• HIV/AIDS and sexually transmitted infections
  • Tuberculosis
  • Water and sanitation.
  • Pneumonia
  • Malnutrition
  • Diabetes
  • Hypertension
  • Diarrhea (Tarimo, 1997)

Integrated Technical Guidelines written for health care workers outline key interventions for each area of the BHCP and the minimum standards of performance expected at community, health post, and health center levels. These guidelines enhance caregivers’ knowledge about cost–effective interventions related to the most important health problems in Zambia. The program ensures that most health-care givers receive instruction on clinical diagnosis of tuberculosis. It also increases their capability of rendering palliative treatment in the absence of medical doctors, especially in rural areas. This is an added improvement in the prevention of tuberculosis in Zambia.

TB Council. In 2000, the TB/HIV/AIDS Council was formed to control the spread of these diseases. Merging of the TB and HIV/AIDS programmes better assures equal funding and coordination, given the relationship of these two diseases.

Non Governmental Organizations. In addition to governmental programmes, a multi-faceted approach includes numerous non-governmental organizations (NGOs). Examples of these groups include faith-based organizations, trusts, and foundations. Citizens realize that the problem of HIV/AIDS and TB can best be solved through a concerted, multi-sectoral effort, rather than depending only on the Ministry of Health. To illustrate, Catholic churches and Care International trained volunteers and relatives to supervise medication regimens of patients who live far away from a health care provider. They also trained Home Based Care Givers (HBCG). In Lusaka, TB Treatment Supporters have been trained by NGOs and the District Health Management Team (DHMT). Some TB Treatment Supporters work with the health center staff at the TB treatment corners. These are specific corners in each health center where health care workers dispense TB medication and high energy protein supplements, and provide patient education. Other Treatment Supporters operate from the Zambia TB and Leprosy Trust (ZATULET) situated in compounds (e.g., Kalingalinga) and at several interfaith centres. Such collaboration helps to reach the population infected with, and affected by, TB.

Targeted Interventions to Reduce TB in Nurses and Health Care Workers

To effectively alleviate the situation of a large number of nurses (and likely other health care providers) with active TB, targeted approaches are needed. Listed below are several suggested interventions, based on review of literature, UTH data, and research of TB in Zambian nurses (Chanda, 2002).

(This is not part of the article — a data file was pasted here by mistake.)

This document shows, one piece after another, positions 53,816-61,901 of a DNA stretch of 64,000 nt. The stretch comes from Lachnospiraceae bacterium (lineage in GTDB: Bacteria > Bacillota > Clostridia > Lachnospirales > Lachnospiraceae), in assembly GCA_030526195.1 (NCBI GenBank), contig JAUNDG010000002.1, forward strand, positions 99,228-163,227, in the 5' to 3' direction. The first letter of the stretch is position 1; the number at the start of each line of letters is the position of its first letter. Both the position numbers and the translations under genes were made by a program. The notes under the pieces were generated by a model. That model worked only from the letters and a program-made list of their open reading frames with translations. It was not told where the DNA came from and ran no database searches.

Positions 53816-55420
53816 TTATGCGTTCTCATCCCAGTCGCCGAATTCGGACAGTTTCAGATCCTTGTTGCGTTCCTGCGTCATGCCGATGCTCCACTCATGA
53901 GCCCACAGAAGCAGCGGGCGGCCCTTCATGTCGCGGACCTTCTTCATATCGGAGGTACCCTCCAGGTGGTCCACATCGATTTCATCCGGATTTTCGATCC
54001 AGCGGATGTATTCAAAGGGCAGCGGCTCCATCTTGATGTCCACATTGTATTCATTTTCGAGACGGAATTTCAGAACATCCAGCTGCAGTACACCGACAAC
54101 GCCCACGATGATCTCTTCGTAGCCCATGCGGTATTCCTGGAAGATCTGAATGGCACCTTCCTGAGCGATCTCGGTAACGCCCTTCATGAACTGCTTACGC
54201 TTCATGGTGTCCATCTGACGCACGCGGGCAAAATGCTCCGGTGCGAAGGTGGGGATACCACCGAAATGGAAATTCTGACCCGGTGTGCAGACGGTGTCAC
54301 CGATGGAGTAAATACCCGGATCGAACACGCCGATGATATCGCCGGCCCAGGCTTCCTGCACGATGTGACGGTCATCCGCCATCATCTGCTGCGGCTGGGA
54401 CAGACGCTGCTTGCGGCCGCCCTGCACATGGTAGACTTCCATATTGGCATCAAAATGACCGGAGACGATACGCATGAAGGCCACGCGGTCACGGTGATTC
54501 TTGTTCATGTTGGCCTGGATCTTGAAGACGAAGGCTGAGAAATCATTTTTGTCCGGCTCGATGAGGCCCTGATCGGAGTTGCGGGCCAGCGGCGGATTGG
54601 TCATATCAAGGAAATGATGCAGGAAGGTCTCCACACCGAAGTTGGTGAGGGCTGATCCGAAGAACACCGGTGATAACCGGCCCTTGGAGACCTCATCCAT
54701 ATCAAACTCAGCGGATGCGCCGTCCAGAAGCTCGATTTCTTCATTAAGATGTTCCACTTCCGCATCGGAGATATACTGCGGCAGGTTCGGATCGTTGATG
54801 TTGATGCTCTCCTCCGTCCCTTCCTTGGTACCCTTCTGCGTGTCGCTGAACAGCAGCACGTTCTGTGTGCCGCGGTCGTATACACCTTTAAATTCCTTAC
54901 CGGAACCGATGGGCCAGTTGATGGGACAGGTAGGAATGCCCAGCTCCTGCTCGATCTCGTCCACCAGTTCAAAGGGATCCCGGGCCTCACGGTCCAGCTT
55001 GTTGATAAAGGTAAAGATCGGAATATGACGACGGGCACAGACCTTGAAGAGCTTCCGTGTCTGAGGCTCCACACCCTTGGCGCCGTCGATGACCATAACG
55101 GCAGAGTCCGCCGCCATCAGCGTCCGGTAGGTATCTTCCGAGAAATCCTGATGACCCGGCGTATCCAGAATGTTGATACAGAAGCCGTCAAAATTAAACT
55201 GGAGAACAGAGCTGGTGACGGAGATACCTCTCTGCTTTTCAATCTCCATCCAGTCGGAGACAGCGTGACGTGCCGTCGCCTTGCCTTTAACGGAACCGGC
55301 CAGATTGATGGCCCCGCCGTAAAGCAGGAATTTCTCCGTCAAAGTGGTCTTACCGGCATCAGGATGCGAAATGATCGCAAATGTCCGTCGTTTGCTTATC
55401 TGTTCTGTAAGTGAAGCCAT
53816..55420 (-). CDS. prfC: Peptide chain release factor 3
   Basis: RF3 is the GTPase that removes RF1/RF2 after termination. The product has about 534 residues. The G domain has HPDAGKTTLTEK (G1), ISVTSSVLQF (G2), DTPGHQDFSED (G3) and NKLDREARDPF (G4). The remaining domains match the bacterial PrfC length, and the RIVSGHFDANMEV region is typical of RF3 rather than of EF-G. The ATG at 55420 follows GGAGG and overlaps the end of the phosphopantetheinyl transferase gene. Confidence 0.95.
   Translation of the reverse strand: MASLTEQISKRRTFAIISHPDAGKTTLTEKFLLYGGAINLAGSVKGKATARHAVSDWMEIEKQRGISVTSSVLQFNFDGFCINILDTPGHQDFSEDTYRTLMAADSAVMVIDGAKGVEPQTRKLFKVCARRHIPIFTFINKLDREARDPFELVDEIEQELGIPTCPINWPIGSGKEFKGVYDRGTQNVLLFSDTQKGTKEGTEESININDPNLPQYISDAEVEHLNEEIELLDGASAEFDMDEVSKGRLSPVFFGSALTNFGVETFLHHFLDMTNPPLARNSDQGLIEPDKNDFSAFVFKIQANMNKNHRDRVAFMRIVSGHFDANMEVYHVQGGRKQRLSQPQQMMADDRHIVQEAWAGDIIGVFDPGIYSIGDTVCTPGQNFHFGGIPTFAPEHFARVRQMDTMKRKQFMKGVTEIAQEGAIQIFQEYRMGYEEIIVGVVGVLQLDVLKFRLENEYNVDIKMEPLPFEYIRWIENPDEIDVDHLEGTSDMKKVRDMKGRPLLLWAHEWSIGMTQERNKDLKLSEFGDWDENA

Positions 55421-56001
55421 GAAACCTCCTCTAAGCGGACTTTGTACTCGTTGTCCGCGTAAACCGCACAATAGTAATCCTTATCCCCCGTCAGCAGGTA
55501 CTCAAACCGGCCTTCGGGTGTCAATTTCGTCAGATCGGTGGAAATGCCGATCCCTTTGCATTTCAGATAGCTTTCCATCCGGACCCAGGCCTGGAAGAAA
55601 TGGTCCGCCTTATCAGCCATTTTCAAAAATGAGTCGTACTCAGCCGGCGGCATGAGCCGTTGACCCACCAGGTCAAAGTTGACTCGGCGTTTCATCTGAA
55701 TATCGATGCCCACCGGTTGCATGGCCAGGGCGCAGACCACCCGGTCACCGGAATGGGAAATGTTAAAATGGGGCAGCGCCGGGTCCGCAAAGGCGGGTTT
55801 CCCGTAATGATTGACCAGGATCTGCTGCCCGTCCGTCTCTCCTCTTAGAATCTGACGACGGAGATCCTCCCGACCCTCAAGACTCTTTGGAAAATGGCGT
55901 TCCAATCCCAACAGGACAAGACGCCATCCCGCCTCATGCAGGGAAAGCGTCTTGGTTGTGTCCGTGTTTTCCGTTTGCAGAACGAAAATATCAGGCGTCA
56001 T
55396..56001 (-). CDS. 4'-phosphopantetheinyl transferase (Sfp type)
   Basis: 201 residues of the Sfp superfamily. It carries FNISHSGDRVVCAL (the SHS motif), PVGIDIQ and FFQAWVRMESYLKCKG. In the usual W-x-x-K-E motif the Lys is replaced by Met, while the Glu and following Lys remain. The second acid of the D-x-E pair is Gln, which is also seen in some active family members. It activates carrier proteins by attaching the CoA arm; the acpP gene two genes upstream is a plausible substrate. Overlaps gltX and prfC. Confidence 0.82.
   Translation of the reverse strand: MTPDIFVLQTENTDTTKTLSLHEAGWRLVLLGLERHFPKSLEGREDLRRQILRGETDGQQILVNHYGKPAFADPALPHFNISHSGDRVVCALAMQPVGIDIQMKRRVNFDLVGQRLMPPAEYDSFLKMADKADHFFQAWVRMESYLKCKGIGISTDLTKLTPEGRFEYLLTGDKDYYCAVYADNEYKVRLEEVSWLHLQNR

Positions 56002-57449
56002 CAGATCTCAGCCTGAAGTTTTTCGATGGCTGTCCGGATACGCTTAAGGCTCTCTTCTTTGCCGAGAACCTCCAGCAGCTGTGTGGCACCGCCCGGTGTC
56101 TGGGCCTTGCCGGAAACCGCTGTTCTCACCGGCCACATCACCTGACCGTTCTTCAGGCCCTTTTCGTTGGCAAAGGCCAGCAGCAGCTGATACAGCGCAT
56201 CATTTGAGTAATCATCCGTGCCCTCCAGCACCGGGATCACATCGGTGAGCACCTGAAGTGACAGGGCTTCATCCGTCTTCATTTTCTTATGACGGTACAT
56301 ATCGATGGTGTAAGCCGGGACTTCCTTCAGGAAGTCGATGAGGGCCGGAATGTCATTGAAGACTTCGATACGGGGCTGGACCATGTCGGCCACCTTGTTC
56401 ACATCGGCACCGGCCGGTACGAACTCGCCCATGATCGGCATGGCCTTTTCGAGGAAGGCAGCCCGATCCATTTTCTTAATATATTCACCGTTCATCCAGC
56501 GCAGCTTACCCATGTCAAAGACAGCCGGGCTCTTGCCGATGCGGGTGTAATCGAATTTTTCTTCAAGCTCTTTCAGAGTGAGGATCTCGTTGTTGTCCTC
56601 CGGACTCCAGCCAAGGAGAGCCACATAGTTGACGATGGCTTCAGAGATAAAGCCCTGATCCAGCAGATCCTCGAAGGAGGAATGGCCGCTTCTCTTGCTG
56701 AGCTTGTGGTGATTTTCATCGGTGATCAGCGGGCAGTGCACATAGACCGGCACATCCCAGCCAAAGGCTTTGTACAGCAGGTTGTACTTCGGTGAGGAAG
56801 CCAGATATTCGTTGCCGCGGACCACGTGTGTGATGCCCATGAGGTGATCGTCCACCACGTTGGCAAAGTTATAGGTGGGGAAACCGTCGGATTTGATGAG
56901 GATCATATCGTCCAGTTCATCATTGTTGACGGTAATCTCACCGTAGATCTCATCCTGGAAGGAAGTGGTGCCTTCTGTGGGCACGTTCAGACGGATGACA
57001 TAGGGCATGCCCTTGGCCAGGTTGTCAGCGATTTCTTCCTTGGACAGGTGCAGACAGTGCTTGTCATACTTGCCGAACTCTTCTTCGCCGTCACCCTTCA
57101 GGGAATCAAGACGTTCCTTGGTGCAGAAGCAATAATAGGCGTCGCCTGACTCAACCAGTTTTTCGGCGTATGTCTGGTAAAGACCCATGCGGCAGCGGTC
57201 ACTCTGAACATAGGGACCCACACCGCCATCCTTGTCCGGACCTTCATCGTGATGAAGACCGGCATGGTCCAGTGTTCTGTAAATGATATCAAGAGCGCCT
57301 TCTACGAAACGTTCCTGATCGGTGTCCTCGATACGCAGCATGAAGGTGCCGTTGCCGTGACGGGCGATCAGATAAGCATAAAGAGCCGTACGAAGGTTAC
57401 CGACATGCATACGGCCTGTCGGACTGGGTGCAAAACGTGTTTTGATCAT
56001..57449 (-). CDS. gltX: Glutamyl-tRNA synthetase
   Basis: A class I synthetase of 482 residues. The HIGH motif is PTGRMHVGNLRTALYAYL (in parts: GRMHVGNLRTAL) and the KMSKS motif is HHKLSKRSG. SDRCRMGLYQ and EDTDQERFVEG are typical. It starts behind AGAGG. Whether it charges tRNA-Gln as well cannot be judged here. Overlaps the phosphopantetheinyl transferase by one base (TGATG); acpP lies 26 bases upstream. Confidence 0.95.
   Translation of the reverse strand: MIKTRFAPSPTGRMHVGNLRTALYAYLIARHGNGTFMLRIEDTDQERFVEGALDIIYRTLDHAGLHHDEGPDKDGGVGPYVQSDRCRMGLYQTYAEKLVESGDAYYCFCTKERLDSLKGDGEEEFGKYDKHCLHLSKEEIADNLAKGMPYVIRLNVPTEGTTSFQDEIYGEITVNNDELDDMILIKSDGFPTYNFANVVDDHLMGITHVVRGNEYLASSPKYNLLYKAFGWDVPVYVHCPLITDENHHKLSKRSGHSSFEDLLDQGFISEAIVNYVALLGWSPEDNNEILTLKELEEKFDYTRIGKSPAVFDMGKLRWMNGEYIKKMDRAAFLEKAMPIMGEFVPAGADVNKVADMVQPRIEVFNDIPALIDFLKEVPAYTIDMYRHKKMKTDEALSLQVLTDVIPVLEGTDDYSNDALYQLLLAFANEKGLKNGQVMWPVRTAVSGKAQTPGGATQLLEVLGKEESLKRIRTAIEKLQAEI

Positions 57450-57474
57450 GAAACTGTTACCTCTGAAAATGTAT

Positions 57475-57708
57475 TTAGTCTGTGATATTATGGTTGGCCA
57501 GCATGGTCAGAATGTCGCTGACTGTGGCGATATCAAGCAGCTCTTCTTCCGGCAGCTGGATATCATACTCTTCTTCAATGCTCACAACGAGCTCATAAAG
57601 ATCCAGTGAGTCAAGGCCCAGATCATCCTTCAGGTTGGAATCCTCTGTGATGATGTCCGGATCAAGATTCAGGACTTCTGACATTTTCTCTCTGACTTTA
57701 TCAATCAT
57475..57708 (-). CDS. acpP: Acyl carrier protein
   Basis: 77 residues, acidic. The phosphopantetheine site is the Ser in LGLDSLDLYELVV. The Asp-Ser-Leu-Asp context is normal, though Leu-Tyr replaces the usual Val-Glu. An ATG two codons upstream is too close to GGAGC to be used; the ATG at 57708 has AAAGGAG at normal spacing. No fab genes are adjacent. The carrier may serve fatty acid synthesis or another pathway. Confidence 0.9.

• Tuberculin skin testing at the time of employment (including students) and annually to detect active TB, so that early treatment can be started.
  • Voluntary Counseling and Testing (VCT) centers within the hospital which will enable nurses to opt for VCT services prior to testing for HIV, so as not to violate their human rights.
  • Stringent hospital policies and practices for infection prevention and control, including isolation and decontamination.
  • Examination of workforce policies and practices with adoption of therapeutic staffing regimens. Such changes may be costly, but personnel losses due to sickness and death may be significantly offset by work practice reconfiguration.
  • Patient and personnel education related to prevention and treatment of TB. Documents such as "TB Guidelines for Nurses in the Care and Control of Tuberculosis & Multi-drug Resistant Tuberculosis" (International Council of Nurses [ICN], 2004) outline nursing approaches for patient care aimed at improved access to treatment and quality of care. The ICN guidelines endorse the WHO DOTS Course programme and offer an overview of organizational issues which can impact TB control programmes.

Implementation of these interventions and strategies may reduce the further spread of tuberculosis in Zambia among nurses and the general population. These strategies may also be helpful to any country dealing with the challenges of TB.